Edge jumps - this is when the skater takes off from a specific edge of a skate without the benefit of help from the other skate. A toe pick push-off isn't allowed.

When talking about edges, skaters get very specific, saying things like "left back outside edge." In order to understand the edge terminology, you just need to break that statement down. "Left" refers to the foot . . . so there can be right and left edges. "Back" refers to the part of the blade near the heel, while a "Forward" edge is the part near the toe. "Outside" refers to the side of the blade facing away from the other leg. We hope that "Inside" would then be self-explanatory.

A single, double, triple or quadruple jump refers to how many times the skater spins in the air between the takeoff and landing. These jumps can be done in combinations, meaning that two jumps are done right in a row, without any extra steps taken in between.

1. Salchow: This jump takes off from the left back inside edge. Typically, the skater turns counterclockwise on the ice, standing on the left leg, settles into that left back inside edge, and then scoops the right leg up and over the left to initiate the jump rotation. Being able to swing the right leg around to gather momentum helps to make this the easiest of the edge jumps.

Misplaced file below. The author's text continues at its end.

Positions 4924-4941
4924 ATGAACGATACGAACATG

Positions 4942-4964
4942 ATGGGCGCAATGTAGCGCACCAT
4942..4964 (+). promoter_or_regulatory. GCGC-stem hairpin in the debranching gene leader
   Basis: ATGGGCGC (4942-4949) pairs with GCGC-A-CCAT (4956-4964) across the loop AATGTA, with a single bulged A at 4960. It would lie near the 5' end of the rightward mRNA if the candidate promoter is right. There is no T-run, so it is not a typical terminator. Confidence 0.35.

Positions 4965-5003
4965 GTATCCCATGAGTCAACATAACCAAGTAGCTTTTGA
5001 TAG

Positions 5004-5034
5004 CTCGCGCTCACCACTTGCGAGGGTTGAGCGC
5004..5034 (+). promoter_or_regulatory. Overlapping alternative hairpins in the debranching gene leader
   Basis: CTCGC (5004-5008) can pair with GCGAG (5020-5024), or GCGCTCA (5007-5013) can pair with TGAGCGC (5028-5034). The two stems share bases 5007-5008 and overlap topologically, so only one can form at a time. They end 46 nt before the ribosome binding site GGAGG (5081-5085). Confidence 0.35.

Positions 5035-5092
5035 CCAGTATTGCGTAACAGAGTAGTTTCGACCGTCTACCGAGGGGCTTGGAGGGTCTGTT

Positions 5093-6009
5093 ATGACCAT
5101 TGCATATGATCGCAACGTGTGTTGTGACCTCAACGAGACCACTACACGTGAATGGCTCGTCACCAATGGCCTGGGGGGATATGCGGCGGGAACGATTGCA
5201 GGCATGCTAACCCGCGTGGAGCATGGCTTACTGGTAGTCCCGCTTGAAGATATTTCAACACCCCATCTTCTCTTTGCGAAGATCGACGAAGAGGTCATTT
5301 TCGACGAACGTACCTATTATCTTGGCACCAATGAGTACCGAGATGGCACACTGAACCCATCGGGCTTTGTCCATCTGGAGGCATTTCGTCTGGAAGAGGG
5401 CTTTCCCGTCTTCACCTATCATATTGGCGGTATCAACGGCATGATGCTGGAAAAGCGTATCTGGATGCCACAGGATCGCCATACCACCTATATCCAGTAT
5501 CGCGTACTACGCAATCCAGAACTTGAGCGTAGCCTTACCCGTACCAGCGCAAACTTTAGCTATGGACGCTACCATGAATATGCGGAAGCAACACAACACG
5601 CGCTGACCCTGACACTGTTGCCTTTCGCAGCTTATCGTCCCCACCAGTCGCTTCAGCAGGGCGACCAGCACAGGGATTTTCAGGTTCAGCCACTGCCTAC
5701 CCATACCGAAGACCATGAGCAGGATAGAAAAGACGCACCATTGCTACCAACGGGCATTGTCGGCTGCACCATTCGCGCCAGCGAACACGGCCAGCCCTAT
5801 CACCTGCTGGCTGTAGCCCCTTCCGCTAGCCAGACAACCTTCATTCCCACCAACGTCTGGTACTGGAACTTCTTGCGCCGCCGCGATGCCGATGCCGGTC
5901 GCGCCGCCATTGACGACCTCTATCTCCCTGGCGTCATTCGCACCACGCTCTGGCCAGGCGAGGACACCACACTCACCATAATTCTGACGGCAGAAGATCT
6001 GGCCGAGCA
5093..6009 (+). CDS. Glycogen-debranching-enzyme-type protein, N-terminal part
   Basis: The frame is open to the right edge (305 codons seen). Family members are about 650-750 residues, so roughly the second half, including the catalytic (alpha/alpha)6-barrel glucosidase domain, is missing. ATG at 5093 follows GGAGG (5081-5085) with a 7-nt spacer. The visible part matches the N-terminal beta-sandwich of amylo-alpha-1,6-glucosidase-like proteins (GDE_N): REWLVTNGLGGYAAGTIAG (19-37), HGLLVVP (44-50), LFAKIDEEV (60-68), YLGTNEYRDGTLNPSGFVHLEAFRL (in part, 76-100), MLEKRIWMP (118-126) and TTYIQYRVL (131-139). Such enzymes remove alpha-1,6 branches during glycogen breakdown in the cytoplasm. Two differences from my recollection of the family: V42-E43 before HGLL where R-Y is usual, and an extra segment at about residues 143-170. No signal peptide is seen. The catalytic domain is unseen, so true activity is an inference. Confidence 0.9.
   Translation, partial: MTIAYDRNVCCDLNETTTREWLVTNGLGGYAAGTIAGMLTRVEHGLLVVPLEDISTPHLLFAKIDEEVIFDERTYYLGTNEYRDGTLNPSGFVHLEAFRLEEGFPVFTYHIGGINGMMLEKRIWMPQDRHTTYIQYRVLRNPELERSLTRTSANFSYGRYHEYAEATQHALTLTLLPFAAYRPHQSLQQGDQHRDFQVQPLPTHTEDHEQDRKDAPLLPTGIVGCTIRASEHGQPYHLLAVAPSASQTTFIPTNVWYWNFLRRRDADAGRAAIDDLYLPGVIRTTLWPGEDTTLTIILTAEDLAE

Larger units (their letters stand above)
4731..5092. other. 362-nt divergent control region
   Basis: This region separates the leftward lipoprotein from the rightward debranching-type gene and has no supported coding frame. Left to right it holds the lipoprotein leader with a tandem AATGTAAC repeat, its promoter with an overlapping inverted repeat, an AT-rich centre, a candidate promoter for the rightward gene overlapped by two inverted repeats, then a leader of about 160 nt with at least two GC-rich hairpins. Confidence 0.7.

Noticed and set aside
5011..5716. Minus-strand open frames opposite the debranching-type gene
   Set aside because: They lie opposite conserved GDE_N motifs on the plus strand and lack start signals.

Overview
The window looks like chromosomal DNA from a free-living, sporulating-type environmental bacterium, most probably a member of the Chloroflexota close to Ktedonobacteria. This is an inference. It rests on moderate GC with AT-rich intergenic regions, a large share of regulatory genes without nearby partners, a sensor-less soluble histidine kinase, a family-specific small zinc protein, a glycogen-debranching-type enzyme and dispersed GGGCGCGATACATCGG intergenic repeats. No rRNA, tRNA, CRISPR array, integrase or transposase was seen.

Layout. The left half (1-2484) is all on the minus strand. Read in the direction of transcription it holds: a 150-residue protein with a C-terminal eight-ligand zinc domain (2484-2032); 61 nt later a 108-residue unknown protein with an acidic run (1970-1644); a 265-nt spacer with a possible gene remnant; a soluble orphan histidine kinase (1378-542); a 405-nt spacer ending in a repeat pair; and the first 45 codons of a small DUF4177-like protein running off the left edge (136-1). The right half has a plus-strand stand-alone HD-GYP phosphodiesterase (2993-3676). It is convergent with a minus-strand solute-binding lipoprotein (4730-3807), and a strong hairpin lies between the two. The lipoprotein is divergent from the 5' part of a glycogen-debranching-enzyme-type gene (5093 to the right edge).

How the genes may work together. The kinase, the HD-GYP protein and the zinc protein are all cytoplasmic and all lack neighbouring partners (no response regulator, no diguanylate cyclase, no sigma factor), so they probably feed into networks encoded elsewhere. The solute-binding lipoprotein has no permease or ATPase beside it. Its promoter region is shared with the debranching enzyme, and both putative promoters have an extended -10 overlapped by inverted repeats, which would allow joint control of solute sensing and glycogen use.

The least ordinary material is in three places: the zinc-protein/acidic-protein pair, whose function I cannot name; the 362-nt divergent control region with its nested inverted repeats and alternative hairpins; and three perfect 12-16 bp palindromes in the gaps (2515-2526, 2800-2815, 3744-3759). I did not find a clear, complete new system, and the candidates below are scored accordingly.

2. Loop: The Loop (not to be confused with the Toe Loop) is one of the most difficult jumps, edge or toe, because the right thigh has to do all the work without any help from a toe pick or a swinging free leg. In this jump, the skater starts by skating backwards on two feet, with the left foot crossed in front of the right. Then, the skater simply (yeah right) springs off of the right back outside edge, keeping the feet crossed, and rotates to the left.

3. Axel: The Axel is probably the most identifiable of all of the jumps because it is the only one with a forward takeoff. In all of the other jumps, the skater both starts and ends gliding backwards but the Axel takes off from the left front outside edge. Since it ends backward like all the others, a triple Axel is actually 3 rotations, making it more difficult than the other triples.

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